Consider this scenario:  You’re driving your Toyota van home on an interstate highway at 3:00 AM just having come from a musical engagement at a nearby restaurant.  You have several thousand dollars worth of musical instruments and sound system components in the back.  The van has a mechanical problem, you pull over to the side of the deserted highway.   A short time later a car pulls up behind you, a man gets out and you think “Has he stopped to help me?  Is he up to no good?”  Nothing identifies either the car, it is a black sedan, nor the man as anything other than some random motorist pulling his car up behind your stranded van.  You are nervous.  Stories of late night robberies and death at the hands of roving gangs or a serial killer run through your mind.  You are scared.  What do you do? 

This is the real life scenario that played out in the early morning for Corey Jones, a young 31 year old musician, on Interstate 95 near West Palm Beach, Florida just a week ago on October 18th.   Corey was no drug dealer, no gang banger, no petty thief.  He had no criminal record.   In fact this 31 year old man worked at the Delray Beach Housing Authority, played at his Boynton Beach church, and had regular gigs in this Palm Beach County area of South Florida.  But Corey Jones wound up dead that dark, early morning at the hands of Palm Beach Gardens Police Officer, Nouman Raja.

Thing is, Officer Raja was driving an unmarked vehicle.  Thing is, Officer Raja was not in uniform.  What then, would have distinguished him from some random guy out to rob or shoot Corey in the early morning hours on a deserted Interstate highway off-ramp?

Thing is, Corey was armed.  With a gun legally obtained and legally licensed.  Thing is, Corey also had a legally obtained concealed weapons permit. 

So I ask you? What would you have done under the same circumstances?

But here’s the conundrum in this case.  Florida, as we all remember from the killing of Trayvon Martin at the hands of George Zimmerman back in 2012 – a tragedy that took the nation by storm - has a “stand your ground law” essentially authorizing ordinary citizens to use deadly force when we believe our lives are threatened.     Corey was stranded on a highway.  At 3:00 AM.  He was alone waiting, in fact, for a tow truck.  He had thousands of dollars of valuable equipment in the back of his van.  An unidentifiable vehicle pulled up behind him.  An unidentifiable man got out of the vehicle and approached him.   Corey was armed.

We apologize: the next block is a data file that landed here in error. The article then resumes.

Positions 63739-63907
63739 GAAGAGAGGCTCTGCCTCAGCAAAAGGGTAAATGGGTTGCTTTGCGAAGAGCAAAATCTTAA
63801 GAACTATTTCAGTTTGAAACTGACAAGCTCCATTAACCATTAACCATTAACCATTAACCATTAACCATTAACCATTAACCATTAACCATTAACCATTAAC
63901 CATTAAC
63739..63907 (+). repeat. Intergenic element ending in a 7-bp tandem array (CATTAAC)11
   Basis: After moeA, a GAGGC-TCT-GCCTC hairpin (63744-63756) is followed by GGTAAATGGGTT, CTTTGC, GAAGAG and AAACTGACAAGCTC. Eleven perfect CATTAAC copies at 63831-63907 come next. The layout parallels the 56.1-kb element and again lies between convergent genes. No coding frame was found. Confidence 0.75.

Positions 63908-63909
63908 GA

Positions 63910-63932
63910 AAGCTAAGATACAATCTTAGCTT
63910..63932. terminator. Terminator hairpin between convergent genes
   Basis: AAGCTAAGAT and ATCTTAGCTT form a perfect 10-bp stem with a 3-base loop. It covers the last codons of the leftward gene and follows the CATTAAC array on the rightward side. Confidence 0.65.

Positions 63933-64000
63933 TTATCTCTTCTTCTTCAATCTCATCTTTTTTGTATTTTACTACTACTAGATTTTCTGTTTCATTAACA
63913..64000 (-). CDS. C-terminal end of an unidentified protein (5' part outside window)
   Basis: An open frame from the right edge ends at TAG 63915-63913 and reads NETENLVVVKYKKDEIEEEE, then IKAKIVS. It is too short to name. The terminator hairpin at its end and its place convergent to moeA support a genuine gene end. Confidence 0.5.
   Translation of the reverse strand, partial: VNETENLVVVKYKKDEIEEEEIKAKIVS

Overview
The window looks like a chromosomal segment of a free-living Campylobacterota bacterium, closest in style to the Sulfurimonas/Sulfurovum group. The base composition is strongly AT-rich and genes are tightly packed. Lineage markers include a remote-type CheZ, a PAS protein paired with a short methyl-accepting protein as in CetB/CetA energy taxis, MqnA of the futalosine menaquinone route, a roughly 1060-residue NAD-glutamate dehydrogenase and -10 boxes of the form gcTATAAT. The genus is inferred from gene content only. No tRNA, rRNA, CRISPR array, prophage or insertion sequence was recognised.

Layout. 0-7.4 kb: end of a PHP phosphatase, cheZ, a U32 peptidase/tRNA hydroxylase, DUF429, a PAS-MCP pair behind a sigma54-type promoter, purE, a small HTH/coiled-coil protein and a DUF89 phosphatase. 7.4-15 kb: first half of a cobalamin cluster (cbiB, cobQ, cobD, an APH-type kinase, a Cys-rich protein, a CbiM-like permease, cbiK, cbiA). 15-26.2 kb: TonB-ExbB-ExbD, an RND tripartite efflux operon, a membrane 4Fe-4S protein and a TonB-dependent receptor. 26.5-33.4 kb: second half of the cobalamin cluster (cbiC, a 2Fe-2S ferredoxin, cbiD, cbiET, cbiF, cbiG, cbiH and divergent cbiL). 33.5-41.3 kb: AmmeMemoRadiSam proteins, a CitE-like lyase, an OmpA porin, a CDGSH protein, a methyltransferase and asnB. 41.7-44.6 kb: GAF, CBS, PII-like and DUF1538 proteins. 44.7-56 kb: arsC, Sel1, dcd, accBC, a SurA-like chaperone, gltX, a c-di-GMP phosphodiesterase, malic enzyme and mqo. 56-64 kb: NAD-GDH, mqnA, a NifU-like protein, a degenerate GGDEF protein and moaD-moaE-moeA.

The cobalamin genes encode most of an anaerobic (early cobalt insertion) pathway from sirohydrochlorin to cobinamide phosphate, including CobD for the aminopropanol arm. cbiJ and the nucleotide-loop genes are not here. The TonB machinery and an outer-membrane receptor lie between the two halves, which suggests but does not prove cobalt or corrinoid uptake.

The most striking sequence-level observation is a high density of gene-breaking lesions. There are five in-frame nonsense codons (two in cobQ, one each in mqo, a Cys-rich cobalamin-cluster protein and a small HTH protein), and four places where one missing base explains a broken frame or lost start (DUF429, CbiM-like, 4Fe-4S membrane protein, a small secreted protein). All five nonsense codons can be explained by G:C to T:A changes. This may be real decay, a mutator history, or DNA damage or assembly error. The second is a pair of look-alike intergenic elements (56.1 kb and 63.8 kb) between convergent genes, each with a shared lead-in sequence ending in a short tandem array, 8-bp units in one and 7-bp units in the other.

What would you have done? 

Thing is, Corey was hit by three bullets (out of six according to Raja) and his body was found some 80 to 100 feet from his van.  Was Corey Jones attempting to flee what he saw as an armed robber?  Who knows?  We will never know.  Corey Jones is dead. 

Of course, the Palm Beach Gardens Police Department will claim that the death of Corey Jones at the hands of Nouman Raja was justified.  And, of course, there will be no IPhone-6 video of the events leading up to Corey’s death and only Raja’s version of the events that took place that dark morning of October 18th will be known.  But just like the case of Trayvon Martin who was unarmed that fateful evening when George Zimmerman took it upon himself to play neighborhood avenger, the case of Corey Jones shines a light on the foolishness and potential deadliness of open carry, concealed carry and stand your ground laws so popular around the country today. 
Thing is, I know this part of Florida very well. My cousin and best friend has lived in Boynton Beach (where Corey's church is located) for a couple of decades.  

Thing is, I know this stretch of Interstate 95 and its reputation for police chases, drug deals on its ramps, bump and snatch and carjackings all too well.  What would I have done?  Not sure.  But I'm pretty damned sure that I know what Corey Jones did.  He was afraid for his life.  And he responded.    

I’ve often joked that with the arming of every American citizen we are being encouraged to settle disputes over stolen parking spaces and titty bar insults directed at girlfriends by whipping out our Glock- 9’s or our Smith and Wesson M&P SHIELDS and shooting away.  But it’s no joke.  It’s a deadly business that has no good ending. 

As Police Forces around the country seem to be reacting to the latest spate of publicity surrounding un-justified police shootings, demands for body cameras and calls for cataloging deaths at the hands of police officers by cutting back on their jobs (crime rates have spiked in many American cities – including my hometown of Washington, D.C.)  the death of Corey Jones reminds us why more guns only lead to more deaths, not fewer. 

An article in today’s Washington Post provides more details of the death of Corey Jones. 



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